Escape the Urban Travelogue: An Unlovable Land

13 Nov

I spent the last week alternating between freezing and cooking on a table of high desert in a corner of New Mexico, just north of El Paso and the big bend of the Rio Grande. The northernmost finger of the expansive Chihuahuan Desert, this is a land of yuccas and scrubs, crusted-over mud that devolves into baby powder at the least disturbance, a tableau painted almost entirely from a palette of various browns and tans. There are only three exceptions to this uniform dirty smear: the deep sky above, two weeks of wet spring that brings the desert to bloom, and the mountains shimmering in the distance, blue during the blinding sunny days, purple when backlit from a dusty blown orange sunset.

This mile high landscape is beautiful like the bleached skeletons that litter the dessicated wadis. Beautiful like a chiseled slab of granite split from the relentless wind alone. Beautiful like a coyote howl heard from a mesa miles away, not a single obstruction to attenuate the sound between.

If this land is lovely, it is also unlovable. Not even the most hardened denizen can love a home that is constantly trying to kill. Tolkien’s elves and hobbits fell in love with whispering trees, rolling grassy hills and well-tilled earth, not spiny ground cactus, parched ridgelines and caliche dust flowing through your fingers like a powdery hourglass. Here your cheeks aren’t rosy from a nip in the air, but from a competition between the sun and wind to see which can deliver the more lasting burn. In New York, our “in-between places” naturally fill in with forest and vine and horsetails. Out in the high desert, the same places gather drifts of dirt in the open, and plastic trash in the cities.

If this land is not loved, that does not mean it is not respected, or admired, or pined for even. Having lived in eastern New Mexico for several years, I can confidently say that residents who bore their home any affection loved not their land but what it represented. Loved what the open landscape stood for. Freedom. Opportunity. Self-sufficiency. A pride in having been toughened by the clime, still standing tall like a dried yucca stalk, unbroken though etched and scarred by the wind and sun. The signs of past hardships are everywhere; the road I drove everyday between draws and low gullies appeared on our map as an old stagecoach tract, the squared and cut paving stones, now cracked, still lining the wheel ruts.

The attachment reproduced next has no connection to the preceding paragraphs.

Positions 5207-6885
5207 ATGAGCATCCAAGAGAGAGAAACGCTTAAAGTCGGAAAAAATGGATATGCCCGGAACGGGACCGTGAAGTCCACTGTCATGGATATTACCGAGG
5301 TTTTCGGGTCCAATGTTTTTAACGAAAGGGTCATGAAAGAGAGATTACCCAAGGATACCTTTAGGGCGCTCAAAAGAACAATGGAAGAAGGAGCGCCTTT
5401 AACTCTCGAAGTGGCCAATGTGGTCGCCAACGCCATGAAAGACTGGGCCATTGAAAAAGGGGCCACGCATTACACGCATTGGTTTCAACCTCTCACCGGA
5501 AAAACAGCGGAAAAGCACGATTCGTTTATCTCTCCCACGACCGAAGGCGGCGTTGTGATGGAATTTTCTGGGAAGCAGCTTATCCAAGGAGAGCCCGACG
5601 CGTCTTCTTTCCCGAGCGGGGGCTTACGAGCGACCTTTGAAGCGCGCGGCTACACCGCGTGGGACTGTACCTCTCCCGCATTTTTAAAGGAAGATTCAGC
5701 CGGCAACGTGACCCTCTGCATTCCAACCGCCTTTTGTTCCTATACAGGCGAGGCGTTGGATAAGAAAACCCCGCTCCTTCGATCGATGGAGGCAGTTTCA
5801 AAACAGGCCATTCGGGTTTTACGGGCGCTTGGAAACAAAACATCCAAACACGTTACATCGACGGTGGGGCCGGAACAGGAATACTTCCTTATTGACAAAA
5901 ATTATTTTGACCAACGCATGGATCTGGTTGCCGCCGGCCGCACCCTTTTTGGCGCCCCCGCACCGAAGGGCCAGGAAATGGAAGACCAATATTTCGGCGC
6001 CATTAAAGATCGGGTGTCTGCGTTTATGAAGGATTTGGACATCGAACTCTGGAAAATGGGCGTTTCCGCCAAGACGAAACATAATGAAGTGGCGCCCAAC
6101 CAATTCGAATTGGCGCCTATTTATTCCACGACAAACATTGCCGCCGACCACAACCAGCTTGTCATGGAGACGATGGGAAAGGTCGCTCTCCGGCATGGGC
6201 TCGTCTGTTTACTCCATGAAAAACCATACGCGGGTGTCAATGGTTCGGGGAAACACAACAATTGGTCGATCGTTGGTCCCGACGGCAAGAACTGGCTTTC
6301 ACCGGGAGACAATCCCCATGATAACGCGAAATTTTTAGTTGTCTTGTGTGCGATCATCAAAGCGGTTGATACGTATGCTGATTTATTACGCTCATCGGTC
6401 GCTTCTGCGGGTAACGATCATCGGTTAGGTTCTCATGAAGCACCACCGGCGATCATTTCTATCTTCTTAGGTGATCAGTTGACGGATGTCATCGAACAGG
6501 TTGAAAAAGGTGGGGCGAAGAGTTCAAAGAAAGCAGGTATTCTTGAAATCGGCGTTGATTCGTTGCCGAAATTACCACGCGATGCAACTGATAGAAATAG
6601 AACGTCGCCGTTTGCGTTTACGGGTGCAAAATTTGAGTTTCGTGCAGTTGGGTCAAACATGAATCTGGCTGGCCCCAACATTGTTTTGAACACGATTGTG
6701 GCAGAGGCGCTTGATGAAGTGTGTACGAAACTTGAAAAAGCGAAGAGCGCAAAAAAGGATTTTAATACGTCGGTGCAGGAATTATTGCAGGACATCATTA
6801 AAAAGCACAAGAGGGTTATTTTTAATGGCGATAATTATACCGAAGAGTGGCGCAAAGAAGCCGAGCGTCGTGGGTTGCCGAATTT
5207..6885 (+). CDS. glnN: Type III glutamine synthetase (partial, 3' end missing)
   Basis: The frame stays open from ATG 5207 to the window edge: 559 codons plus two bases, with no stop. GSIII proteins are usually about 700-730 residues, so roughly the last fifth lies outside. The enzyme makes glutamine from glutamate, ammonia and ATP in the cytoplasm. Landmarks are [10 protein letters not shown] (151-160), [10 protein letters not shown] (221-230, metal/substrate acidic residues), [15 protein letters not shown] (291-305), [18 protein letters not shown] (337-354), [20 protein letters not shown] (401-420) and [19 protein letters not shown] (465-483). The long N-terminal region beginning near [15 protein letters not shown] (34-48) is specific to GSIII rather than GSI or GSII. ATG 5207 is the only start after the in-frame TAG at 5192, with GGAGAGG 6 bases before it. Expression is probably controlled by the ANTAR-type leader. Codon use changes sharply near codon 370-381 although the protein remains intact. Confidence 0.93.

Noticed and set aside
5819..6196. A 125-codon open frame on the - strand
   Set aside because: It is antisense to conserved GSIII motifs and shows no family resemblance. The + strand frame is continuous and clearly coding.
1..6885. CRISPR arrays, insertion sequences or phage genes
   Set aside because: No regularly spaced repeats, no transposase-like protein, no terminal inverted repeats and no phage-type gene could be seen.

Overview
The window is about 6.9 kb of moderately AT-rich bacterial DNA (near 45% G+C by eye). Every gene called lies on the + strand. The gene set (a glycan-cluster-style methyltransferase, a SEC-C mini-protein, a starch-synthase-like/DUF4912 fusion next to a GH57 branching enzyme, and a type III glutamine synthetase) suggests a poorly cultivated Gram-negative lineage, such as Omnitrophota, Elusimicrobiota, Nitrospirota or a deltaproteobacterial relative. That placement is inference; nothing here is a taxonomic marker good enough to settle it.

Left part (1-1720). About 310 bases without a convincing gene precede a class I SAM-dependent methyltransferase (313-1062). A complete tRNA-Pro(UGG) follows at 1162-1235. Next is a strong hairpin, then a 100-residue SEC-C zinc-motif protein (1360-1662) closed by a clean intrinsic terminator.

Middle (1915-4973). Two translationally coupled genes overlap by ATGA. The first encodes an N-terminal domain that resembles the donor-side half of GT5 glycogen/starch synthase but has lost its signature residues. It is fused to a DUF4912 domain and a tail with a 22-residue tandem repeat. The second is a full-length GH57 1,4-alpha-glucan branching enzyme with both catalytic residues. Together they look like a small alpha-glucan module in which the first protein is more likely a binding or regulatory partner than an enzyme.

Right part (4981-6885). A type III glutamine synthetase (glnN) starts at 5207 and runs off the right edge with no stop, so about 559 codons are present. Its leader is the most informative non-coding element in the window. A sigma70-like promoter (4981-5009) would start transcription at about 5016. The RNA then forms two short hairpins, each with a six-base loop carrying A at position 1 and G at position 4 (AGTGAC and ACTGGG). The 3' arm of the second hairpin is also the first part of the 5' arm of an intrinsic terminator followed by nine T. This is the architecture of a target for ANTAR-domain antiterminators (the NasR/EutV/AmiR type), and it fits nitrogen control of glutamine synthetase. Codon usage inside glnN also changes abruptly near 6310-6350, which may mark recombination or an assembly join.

Back home now on grey wet Grand Island, my boots are still impregnated with dust, my neck is looks like parched beef jerky, and my wide horizons are shrunk again by the enveloping canopy.

7 Responses to “Escape the Urban Travelogue: An Unlovable Land”

  1. RaChaCha November 13, 2011 at 4:46 pm #

    Wow, those are outstanding pix of a very alien landscape — when you see all that “nothing” around you, it’s clear you and Toto are not in WNY anymore.

    The only thing remotely familiar about this is the phrase “The northernmost finger” — which in WNY is a common traffic signal 😉

    I’m also amazed at the work that must have gone into “paving” a stagecoach track with cut stone — any chance you have some closeups of that–?

  2. Eliz November 13, 2011 at 4:59 pm #

    Great descriptions here, Brian!

  3. Brian Castner November 13, 2011 at 5:09 pm #

    I was hoping the one picture of the gravel road would show it, but it doesn’t. The cut stones are only on the steeper inclines to form stairs. The rock naturally juts out there anyway, but it has been obviously lined, layered and stacked to help the coach wheels rachet up.

  4. STEEL November 14, 2011 at 1:05 am #

    I did a short climb in Red Rock near LV last November ( and by short I mean very short) in my city slicker clothes prior to heading to the airport.  It was the coldest meanest environment I ever experienced.  Buffalo’s horrizontal snow takes a distant second fiddle to the Las Vegas horrizontal sleet. Though very different than your description here my brief encounter with the desert was very very moving.

  5. AIA Professional Standards Commission November 14, 2011 at 9:38 pm #

    An architect who can’t spell “horizontal”?!! Are you on the level???

  6. STEEL November 16, 2011 at 3:59 pm #

    not spelling something in correctly is not the same as not knowing how to spell it. That being said architects are notoriously bad spellers

  7. STEEL November 16, 2011 at 6:02 pm #

    Not spelling something correctly, that is.

Contribute To The Conversation

Fill in your details below or click an icon to log in: Logo

You are commenting using your account. Log Out /  Change )

Google photo

You are commenting using your Google account. Log Out /  Change )

Twitter picture

You are commenting using your Twitter account. Log Out /  Change )

Facebook photo

You are commenting using your Facebook account. Log Out /  Change )

Connecting to %s

%d bloggers like this: